The Patrolmen were interested in the small things that I study which persuade the grand overview such as what's in an illegal's pocket rather than large facts and numbers. Illegal immigration opens a forged document market that endangers national security. What about terrorists? "True documents have watermarks and other secret features that are classified," one officer explained. "I was given the classified sheet and told to memorize and then destroy it." I suggested to the Patrol that a shadow law undermines the rule of a country. "I'm no angel, but as a schoolteacher when a keystone law is disregarded the classroom becomes a mockery."
I asked the old supervisor if there are Border Patrol undercover agents and he reddened. "They would murder someone like that in Mexico! This is because the illegals are mixed in with drug smuggling. This is how the drug smuggling works: each border town has a boss who controls a "plaza", a large sector of the city. A drug trafficker pays mordida, a percentage, to pass through the boss's turf. The boss in turn pays the generals and politicians. The money trickles up as the protection trickles down." He studied me from toe to head and maybe thought us undercover, as I envisioned he once was. "It is a mean business," he closed.
There are cheap, legal ways for Mexicans to become US citizen but it takes time and know-how. "The border could be leafleted with instructions", I suggested. Lacking that, a smart Mexican can buy for the price of a coyote an air ticket to welcoming arms in Canada. "Don't think the illegals contribute to the American economy," the Patrol insisted. "A little Mexican community pools its money to hire a coyote for one selected male. He enters the US to work and send money back so that other males follow. It's gallant of the Mexicans but it's a geometrically sad affair over here when we really can beat the illegals."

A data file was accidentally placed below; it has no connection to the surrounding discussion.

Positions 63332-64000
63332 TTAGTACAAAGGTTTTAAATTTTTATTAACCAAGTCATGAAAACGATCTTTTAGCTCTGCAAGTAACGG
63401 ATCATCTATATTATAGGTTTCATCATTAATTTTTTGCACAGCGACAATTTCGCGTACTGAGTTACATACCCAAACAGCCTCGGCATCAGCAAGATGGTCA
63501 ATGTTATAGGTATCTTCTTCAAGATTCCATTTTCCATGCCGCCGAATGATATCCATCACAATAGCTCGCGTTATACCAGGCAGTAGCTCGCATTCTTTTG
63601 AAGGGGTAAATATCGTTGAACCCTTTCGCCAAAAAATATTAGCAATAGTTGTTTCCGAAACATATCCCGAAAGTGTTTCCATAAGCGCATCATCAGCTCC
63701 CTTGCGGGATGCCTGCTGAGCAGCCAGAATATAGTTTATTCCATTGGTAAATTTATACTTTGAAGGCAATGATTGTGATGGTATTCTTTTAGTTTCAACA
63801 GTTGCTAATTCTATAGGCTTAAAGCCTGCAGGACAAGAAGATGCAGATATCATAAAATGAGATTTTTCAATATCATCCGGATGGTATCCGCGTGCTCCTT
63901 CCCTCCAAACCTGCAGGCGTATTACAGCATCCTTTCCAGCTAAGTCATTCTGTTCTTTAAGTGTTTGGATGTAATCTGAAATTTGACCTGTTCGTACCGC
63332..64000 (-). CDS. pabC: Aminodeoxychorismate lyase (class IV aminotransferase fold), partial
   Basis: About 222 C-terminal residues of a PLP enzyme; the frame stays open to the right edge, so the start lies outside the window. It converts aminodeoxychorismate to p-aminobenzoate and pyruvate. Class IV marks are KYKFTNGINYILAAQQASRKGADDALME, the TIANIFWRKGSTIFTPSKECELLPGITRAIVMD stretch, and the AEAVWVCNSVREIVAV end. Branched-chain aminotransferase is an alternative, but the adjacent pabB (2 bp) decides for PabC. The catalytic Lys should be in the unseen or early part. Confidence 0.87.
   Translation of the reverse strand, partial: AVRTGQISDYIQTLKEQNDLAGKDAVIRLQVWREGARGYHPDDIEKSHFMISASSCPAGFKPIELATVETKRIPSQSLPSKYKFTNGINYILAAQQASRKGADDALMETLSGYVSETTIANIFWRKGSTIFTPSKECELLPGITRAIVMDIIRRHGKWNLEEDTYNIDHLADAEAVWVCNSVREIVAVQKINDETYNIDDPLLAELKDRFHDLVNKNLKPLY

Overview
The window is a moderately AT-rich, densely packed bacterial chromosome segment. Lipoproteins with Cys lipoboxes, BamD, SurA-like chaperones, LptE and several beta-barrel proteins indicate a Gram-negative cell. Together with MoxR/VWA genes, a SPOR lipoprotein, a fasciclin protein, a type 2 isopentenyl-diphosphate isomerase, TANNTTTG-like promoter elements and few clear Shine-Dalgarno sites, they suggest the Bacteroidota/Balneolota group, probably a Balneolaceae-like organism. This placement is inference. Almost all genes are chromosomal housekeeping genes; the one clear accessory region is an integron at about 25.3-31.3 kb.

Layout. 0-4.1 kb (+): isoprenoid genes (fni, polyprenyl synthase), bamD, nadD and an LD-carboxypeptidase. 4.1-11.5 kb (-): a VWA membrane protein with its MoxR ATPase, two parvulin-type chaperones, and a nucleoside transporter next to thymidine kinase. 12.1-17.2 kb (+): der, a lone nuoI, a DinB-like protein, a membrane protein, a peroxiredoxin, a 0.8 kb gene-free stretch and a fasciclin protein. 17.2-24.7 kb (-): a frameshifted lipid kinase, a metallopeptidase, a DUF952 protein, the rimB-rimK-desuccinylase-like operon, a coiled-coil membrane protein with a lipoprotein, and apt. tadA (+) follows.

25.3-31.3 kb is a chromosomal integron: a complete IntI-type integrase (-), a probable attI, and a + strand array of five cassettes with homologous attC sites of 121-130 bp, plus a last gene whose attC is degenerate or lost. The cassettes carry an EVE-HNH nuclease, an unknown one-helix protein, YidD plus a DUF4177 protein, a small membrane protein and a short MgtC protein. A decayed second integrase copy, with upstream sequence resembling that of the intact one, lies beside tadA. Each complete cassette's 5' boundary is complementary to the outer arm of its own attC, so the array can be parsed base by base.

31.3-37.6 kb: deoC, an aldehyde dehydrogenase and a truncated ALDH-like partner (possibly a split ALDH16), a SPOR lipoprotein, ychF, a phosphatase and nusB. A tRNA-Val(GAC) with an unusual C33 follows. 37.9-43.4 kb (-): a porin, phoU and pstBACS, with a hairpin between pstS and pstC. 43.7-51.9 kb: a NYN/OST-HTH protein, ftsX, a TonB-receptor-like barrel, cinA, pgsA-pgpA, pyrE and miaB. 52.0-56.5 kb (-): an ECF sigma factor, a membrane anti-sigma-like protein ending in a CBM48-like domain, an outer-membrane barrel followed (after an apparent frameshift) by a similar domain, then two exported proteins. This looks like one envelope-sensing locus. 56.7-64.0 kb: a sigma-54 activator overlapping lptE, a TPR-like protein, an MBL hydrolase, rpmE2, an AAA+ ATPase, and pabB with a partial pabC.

If you want to sneak into the USA, try it in California or Arizona and persevere. In the last two weeks, we had talked with Mexicans who'd been deported up to 40 times and were going back. But not in Texas! The Patrol succeeds in Texas and fails in California and Arizona for a single reason: "The west coast judges release illegals saying their jails are full. In Texas the judges jail 'em. Likewise, coyotes caught in California are slapped on the wrist the first time, but in Texas they go to jail for two years. So, Texas isn't a popular cross for large groups. It's a short step in logic to figure that the allowance of illegals into other states gives them leverage to hire an army. Presidio is considered a hardship post for new officers because of the remoteness and its quiet."
Free in the night streets of Presidio, Texas on the Rio Grande, I couldn't wedge Diesel off the phone with his newly wed. I left him in my clothes after ample warning with a blanket, not the first bold adventurer to be crucified on the cross of a young wife. His mind will clear and he'll welcome the chance to strive with nothing but brilliant faculty like the other illegals. According to the Border Patrol, 20,000 a day try to take the USA border and 60% succeed. The failures try again and again. I decided to dive deeper south to Central America and work my way from the start along the underground railway.